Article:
He recalls: “I probably first came to like beer when I was a youngster. My first decent beer was Worthington’s White Shield, a bottle-conditioned beer which is still going – I was probably about 19.
“I think the passion really came when I was working at Addisons because it had draught Bass. That is where I started to get my first taste of good beer.”?After three years with Addisons, Smith joined Booths, initially working in head office and then buying his way through a smorgasbord of categories – from confectionery to tobacco to jams and marmalades – before taking over the beer section.?“Beer and cider has been the passionate side for me, I think I was given the job because I liked beer,” he says. Once in the beer department Smith set about transforming what was “quite a boring range – although I shouldn’t say that because Edwin Booth was buying it at that stage”.?Building Booths’ range?He brought in the supermarket’s first five bottled ales, including Hartleys XB, Newcastle Brown Ale and some Sam Smith’s beers, all in returnable bottles on which customers could collect a 7p deposit.?“That’s when I could see there was an opportunity out there. We got a great following, and sales were really good. It was a time when I think everybody wanted to start looking for and drinking quality beer.”?Gradually he worked on the range, building it up to the 200 British bottled beers Booths sells today, alongside brews from all over the world.?He believes Booths was the first supermarket to have a bottle-conditioned ale under own-label – but the brew’s big launch, to which Smith had invited the nation’s top beer writers, did not go exactly to plan.?“The beer was absolutely fantastic, but inside two weeks it changed and I wouldn’t have put it on my shelves. It was an absolute disaster,” he remembers.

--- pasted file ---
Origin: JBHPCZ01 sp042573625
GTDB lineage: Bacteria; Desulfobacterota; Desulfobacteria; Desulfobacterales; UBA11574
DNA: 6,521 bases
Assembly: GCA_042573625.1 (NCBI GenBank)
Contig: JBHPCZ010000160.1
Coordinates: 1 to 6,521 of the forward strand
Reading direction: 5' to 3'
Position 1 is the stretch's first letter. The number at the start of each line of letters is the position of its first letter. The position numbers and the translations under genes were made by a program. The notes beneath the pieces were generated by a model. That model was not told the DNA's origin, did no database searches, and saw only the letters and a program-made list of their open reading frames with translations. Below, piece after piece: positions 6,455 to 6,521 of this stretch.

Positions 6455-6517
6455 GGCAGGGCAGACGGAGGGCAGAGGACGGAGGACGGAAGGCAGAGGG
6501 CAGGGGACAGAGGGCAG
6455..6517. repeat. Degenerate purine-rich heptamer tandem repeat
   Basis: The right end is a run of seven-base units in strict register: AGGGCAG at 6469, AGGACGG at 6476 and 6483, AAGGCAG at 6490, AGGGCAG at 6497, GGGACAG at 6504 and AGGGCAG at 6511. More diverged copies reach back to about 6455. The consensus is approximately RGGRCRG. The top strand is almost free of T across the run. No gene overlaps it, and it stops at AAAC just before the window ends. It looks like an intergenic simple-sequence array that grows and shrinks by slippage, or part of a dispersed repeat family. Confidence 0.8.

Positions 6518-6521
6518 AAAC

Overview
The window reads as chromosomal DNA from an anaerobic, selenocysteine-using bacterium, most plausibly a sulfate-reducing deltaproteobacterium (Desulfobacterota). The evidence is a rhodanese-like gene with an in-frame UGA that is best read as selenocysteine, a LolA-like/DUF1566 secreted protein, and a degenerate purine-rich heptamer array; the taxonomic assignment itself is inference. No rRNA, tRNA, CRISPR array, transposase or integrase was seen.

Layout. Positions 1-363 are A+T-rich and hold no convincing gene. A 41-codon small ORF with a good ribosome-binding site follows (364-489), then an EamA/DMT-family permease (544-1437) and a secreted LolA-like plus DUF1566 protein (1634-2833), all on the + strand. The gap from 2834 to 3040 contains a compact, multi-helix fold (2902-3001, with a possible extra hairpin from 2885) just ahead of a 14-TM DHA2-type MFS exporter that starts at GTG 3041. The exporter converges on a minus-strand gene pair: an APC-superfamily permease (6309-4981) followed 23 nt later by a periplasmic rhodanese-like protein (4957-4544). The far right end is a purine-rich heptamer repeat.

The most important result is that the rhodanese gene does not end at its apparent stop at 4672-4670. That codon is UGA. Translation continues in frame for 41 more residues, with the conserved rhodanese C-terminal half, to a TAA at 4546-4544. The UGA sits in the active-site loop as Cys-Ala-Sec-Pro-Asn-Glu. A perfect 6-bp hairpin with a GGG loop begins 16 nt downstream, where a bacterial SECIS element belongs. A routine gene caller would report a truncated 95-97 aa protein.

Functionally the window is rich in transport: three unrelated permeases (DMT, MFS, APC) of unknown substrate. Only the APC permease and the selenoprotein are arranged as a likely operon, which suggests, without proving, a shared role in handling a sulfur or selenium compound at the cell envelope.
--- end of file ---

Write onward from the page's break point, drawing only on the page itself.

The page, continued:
Smith pioneered cider well before Magners sparked the category’s revival in the mid-2000s.?He says: “Cider has a lot of baggage, but there were quality ciders out there and I saw an opportunity to build on the success of bottled ale by bringing in a good range of ciders. At the last count we had 60 premium ciders. I’m not blowing my own trumpet, but we were ahead of the market.”?As a very modest man, blowing his own trumpet is one thing Smith is not good at – although he’s keen to thank Booths and the Booth family for all the support they’ve given him over the years – so it is good that others in the trade are keen to sing his praises for him.?Jo Theakston, marketing and off-trade sales director for Black Sheep Brewery, says Booths has worked with his brewery in a way no other multiple has, including sending in-store sales teams to learn about brewing for a day to give them the authority to sell beers back on the shop floor.?“He’s definitely one of the good guys and one of the old school, and he’s been fantastically loyal to Black Sheep,” says Theakston. “He has had a massive commitment to premium bottled ales. If you look at the range he had, the way he laid it out in-store and the position given, it was streets ahead of any of the other multiple retailers.?“His approach to suppliers has been to work in partnership with us, rather than treating us as if we are selling a commodity.?“He’s a great man, I can’t speak highly enough of him,” Theakston adds.